Of all people, the Hebrews who were enslaved in Egypt by Pharaoh should have known what it was to be in bondage. Yet they enslaved people themselves as they went through the wilderness on their way to the Promised Land.

Many times, knowing what is right and doing what is right are two different things. Perhaps driven by the desire to be wealthy, Newton turned a blind eye to the suffering of others.

It took a long time for Newton to come to terms with his slave-trading past. After leaving the sea, he became an Anglican priest, a writer, and a hymnist.

It took 34 years after he left slave trading before he became an active force in the fight for abolition with his pamphlet “Thoughts Upon the Slave Trade.”

John Newton’s description of the slave trade in this pamphlet was one of the most powerful testimonies against the slave trade that helped William Wilberforce eventually lead the parliamentary campaign to abolish the slave trade in Britain.

It started with Matthew 7:12. “So in everything, do to others what you would have them do to you, for this sums up the Law and the Prophets.” (Matthew 7:12 NIV)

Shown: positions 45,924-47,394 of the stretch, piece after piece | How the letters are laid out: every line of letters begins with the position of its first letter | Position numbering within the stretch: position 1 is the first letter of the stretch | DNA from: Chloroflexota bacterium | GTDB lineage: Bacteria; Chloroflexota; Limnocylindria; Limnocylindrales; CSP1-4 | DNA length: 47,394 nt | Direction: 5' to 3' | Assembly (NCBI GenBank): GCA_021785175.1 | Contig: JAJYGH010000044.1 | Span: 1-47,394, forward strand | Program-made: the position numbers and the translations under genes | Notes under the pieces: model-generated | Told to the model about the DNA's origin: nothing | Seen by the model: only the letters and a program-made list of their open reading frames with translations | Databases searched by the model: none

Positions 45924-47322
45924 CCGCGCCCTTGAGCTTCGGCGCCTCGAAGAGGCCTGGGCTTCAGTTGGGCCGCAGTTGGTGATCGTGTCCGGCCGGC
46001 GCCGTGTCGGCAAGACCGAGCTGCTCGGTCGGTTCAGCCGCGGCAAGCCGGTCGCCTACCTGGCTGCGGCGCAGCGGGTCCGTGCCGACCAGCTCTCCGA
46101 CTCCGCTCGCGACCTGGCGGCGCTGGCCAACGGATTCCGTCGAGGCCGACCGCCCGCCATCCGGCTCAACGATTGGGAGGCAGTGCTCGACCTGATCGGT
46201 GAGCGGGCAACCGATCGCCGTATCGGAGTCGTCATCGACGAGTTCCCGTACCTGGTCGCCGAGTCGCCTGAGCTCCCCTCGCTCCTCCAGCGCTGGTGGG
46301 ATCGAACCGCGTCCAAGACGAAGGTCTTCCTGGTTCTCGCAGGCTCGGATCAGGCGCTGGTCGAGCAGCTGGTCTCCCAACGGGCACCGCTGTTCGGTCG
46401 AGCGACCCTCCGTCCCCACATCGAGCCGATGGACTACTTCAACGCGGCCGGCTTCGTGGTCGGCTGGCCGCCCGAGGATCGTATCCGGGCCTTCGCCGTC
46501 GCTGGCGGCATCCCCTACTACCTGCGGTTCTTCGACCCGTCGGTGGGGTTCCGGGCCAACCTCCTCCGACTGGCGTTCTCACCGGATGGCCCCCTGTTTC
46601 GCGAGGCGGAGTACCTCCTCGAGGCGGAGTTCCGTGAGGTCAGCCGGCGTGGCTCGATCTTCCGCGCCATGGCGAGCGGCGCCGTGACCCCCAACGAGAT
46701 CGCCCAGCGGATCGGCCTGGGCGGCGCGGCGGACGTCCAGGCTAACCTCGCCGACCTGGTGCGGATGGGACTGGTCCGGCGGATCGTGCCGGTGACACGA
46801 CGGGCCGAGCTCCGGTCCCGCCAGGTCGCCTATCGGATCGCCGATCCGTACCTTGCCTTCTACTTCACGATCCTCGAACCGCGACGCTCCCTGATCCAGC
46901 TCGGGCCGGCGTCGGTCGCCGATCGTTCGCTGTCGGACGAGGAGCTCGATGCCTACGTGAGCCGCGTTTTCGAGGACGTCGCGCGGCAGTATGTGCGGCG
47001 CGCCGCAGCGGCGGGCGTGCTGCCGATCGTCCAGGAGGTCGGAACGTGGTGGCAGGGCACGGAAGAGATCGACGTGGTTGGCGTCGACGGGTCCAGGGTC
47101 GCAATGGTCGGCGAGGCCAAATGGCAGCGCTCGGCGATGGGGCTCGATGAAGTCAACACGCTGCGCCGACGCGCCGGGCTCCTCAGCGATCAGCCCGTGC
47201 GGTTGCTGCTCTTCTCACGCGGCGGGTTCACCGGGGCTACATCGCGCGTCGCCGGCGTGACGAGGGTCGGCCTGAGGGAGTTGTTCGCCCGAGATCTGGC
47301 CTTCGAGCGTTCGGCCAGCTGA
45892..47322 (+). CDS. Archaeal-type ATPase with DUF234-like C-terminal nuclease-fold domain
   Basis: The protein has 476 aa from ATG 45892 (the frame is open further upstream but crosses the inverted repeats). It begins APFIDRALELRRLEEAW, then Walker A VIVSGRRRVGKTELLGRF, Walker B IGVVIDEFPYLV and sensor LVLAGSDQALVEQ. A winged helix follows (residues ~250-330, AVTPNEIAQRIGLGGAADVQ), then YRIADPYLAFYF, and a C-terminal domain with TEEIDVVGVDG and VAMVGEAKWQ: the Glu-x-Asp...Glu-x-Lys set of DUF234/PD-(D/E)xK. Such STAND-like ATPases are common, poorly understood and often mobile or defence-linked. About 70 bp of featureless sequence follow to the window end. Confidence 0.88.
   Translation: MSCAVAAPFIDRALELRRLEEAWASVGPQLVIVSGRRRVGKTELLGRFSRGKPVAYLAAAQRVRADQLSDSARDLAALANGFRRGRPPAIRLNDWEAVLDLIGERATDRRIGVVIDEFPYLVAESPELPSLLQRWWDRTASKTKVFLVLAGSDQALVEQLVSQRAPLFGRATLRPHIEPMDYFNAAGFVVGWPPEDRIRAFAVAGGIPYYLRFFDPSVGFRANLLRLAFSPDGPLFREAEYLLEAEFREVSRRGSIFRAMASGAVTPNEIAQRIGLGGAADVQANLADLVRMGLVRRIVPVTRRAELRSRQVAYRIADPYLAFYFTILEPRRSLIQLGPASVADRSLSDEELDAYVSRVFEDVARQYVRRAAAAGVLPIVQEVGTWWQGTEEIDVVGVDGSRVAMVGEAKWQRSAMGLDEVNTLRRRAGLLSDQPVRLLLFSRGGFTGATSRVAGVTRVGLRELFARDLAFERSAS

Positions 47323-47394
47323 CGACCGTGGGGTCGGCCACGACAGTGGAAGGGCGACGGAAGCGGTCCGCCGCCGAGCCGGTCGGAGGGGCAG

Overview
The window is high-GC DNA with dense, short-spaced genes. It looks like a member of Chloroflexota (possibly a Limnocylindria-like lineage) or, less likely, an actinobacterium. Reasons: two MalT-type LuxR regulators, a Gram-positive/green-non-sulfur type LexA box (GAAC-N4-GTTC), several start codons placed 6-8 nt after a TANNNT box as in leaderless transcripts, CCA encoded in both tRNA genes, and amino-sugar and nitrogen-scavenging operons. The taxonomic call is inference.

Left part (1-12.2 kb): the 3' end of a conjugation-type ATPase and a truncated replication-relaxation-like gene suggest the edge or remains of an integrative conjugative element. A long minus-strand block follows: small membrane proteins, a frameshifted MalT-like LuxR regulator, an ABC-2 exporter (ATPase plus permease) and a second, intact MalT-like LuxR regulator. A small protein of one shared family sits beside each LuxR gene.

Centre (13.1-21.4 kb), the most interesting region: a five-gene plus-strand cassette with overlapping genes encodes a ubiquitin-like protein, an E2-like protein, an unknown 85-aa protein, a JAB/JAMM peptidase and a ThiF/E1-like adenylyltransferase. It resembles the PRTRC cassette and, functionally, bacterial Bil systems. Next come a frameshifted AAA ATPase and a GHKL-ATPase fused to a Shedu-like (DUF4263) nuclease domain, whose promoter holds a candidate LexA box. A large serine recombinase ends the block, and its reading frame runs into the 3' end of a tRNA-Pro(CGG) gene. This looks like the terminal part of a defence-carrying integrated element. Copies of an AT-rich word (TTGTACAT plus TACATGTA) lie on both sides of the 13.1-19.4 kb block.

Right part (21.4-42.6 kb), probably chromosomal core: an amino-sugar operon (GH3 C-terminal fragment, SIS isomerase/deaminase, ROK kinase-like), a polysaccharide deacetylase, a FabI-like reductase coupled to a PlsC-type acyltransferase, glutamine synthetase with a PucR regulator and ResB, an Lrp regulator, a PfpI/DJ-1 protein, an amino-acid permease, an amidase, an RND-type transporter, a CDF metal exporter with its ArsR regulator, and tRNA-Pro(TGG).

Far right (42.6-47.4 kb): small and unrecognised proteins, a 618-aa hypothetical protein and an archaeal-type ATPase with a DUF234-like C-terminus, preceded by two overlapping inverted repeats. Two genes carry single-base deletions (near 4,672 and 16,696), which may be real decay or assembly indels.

The end of Psalm 23 says “Goodness and mercy shall follow me all the days of my life, and I shall dwell in the house of the Lord forever.”

The Psalmist can say this because of his relationship with the Lord, the Good Shepherd.

The Law and the Prophets taught us how to find the Good Shepherd and how to discover God’s grace and his mercy.

Jesus had just finished teaching that if we ask, seek, and knock, the doors to God’s mercy and grace will be opened to us.

If we asked a loving earthly father for good gifts like bread, he would not give us a stone or a snake. Our heavenly Father is not like that. God desires to give us good gifts.

Therefore, Jesus says that in our treatment of others, we should treat them with the same goodness that we would want for ourselves.

A Chinese girl named Li-li got married but had to live with her mother-in-law. Since the mother-in-law was not nice to her, Li-li decided to kill her.

Li-li went to her doctor to get a slow-acting poison. The doctor said, “Just so that people don’t suspect you, treat your mother-in-law very nice, as you’d like to be treated.”

So Li-li was nice to her mother-in-law as she slipped a little poison into her food each day.

Now an unexpected thing happened: the two started getting along much better and became best friends.

So Li-li went back to the doctor and said, “I now love my mother-in-law and don’t want to kill her; please give me something to counteract the poison.”

The doctor replied, “I gave you ordinary vitamins; the only poison was in your attitude.”